South Africa: South Africa continues to grapple with racism (News analysis by Craig Urquart, PANA Correspondent)

Cape Town, South Africa (PANA) – More than two decades after South Africa confounded the world by hosting free and fair elections that saw Nelson Mandela elected on a ticket of non-racism, this former land of Apartheid continues to grapple with its racial demonstration.

In view of this development, the Nelson Mandela Foundation has now teamed up with another foundation - administered by Mandela’s old Robben Island colleague Ahmed Kathrada - to establish an anti-racism network.

The initiative will be supported by the Foundation for Human Rights and the Department of Justice and Constitutional Development.

Neeshan Balton, the Ahmed Kathrada Foundation’s director, said a number of high-profile racial incidents indicate that the country is “undergoing a resurgence of forms of public, overt racism and racial tension”.

The Institute of Justice and Reconciliation this week hosted a dialogue on trauma and healing in Cape Town where victims of Apartheid-era atrocities relived their ordeals.

Candice Mama told the forum that Eugene De Kock, the country’s most notorious Apartheid-era policeman, had emptied a magazine of bullets into her father, Glenack Mama, before setting his corpse alight.

Somehow, after meeting the man who was nicknamed “Prime Evil” last year, she found a way to forgive him. After he apologised to her, they hugged. "It took a physical and emotional toll, meeting your father's killer," she said.

De Kock, who spent 20 years incarcerated at a maximum security prison in Pretoria, was released on parole last year.

Judge Albie Sachs, who also addressed the forum, recalled how he made peace with his attacker. Sachs lost an arm and one eye after opening former policeman Henri van der Westhuizen’s parcel bomb in Maputo, Mozambique.

Sachs, who was a lawyer at the time, defended Apartheid-era victims. He said he had chosen “not to be trapped in history, but to turn it around, into something positive”.

Meanwhile, a support group for victims of Apartheid has called on South African media giant Naspers to create a fund for victims of gross human rights violations. The call was made after the company publicly apologized for the role it played in supporting the Apartheid policies which were labeled a crime against humanity by the United Nations in the 1980s.

“We acknowledge complicity in a morally indefensible political regime and the hurtful way in which this played out in our newsrooms and boardrooms,'' said company Chief Executive Officer Esmare Weideman at the 100-year celebration of the company in Cape Town last month.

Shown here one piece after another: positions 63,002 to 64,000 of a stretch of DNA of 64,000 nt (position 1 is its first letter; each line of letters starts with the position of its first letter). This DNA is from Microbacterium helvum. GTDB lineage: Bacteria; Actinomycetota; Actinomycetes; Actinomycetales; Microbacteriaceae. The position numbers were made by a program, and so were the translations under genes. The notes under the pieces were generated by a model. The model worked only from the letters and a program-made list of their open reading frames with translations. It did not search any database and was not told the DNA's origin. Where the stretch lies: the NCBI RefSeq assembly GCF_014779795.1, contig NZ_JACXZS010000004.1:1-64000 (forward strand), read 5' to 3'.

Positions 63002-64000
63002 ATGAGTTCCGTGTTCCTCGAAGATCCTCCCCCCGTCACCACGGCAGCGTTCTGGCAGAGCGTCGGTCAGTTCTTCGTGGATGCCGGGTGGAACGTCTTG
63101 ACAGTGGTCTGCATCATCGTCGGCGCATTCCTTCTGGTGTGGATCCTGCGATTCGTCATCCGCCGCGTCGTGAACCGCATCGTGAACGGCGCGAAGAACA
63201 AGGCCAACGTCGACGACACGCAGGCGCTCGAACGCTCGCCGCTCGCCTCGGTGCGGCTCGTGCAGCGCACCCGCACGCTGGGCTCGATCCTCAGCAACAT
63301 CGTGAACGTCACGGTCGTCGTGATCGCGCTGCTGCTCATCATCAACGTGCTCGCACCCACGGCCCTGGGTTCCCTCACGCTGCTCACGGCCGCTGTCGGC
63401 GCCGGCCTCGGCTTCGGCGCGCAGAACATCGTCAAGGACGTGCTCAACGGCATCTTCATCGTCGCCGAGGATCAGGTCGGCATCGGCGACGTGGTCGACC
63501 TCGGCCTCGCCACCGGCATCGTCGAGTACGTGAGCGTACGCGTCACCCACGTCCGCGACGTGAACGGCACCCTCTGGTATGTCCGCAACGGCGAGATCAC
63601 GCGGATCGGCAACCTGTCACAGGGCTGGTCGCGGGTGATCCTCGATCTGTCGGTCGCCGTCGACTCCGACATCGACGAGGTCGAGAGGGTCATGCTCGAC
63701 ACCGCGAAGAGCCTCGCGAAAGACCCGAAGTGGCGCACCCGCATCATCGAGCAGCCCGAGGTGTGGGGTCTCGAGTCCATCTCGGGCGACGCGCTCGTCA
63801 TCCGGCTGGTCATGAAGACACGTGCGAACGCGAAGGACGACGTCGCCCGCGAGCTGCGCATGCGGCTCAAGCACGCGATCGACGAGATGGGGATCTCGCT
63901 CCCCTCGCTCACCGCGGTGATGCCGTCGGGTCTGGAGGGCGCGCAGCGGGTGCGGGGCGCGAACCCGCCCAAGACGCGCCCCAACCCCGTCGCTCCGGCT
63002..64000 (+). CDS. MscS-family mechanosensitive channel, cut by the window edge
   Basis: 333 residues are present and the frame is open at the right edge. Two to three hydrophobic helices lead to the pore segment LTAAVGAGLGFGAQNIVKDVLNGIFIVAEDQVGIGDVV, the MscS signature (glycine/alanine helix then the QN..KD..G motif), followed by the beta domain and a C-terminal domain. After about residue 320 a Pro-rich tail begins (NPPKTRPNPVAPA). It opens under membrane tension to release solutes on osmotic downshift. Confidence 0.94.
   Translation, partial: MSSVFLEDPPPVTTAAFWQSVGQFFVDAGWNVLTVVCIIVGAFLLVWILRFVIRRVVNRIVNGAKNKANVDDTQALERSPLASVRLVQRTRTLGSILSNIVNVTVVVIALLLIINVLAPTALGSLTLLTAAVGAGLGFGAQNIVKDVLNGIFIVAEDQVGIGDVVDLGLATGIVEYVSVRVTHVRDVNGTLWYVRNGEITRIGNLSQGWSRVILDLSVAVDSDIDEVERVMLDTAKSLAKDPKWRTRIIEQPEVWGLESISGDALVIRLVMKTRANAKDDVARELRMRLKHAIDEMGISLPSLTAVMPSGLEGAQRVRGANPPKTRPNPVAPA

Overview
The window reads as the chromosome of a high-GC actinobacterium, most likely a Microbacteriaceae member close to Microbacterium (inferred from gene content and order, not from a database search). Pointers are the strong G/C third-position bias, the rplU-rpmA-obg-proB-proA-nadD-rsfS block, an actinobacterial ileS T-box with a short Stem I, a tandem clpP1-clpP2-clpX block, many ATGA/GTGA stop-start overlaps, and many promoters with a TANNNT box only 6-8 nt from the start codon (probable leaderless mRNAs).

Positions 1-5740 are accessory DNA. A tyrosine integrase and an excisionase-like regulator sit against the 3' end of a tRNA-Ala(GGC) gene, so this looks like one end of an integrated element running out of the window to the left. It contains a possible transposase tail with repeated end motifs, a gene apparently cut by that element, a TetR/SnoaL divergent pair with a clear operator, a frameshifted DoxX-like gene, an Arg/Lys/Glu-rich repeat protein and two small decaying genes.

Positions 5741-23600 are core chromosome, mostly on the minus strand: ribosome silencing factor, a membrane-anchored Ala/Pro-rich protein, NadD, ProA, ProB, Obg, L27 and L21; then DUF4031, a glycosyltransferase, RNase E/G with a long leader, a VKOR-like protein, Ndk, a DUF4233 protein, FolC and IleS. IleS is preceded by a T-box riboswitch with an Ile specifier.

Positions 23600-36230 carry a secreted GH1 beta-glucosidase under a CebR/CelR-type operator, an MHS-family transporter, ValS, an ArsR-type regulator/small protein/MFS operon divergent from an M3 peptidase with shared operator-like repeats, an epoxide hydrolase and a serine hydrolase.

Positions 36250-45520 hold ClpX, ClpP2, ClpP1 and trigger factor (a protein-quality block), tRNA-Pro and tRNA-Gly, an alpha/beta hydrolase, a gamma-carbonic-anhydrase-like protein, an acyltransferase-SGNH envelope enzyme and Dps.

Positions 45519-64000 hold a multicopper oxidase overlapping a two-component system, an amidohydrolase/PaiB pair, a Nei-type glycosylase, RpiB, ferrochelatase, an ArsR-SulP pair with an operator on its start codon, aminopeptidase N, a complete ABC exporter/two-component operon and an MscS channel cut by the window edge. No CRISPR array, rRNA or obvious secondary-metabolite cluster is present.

Naspers, which is Africa’s largest media company with a market value of over US$60 billion, refused to testify at the Truth and Reconciliation Commission which was charged with investigating Apartheid-era crimes in the 1990s.

Apart from numerous print and online titles, Naspers provides paid television services to more than 10 million households throughout Africa, and owns a valuable stake in the Chinese internet company, Tencent.

The Khulumani Support Group said that while it saluted Weideman’s acknowledgement of the company’s past complicity in defending Apartheid, Naspers must establish an independent reparations fund “to support the endeavours of survivors to surmount through their own efforts the continuing constraints that are the legacy of the apartheid system”.

The Khulumani Support Group has about 85,000 members who are victims and survivors of Apartheid-related gross human rights violations in South Africa.

In other developments, two senior policemen who attempted to Reverend Frank Chikane, the Director-General in Thabo Mbeki’s administration, are being considered for political pardons.

Adriaan Vlok, the former Law and Order Minister, former police chief Johan van der Merwe and three police officers are among 149 applicants being considered for political pardons for the crimes they committed.

Almost two decades ago, the Truth and Reconciliation Commission provided a blueprint for other nations dealing with self-inflicted atrocities. However, the reality is that many of South Africa’s wounds continue to fester.
-0- PANA CU/VAO 2Aug2015

02 août 2015 11:09:30




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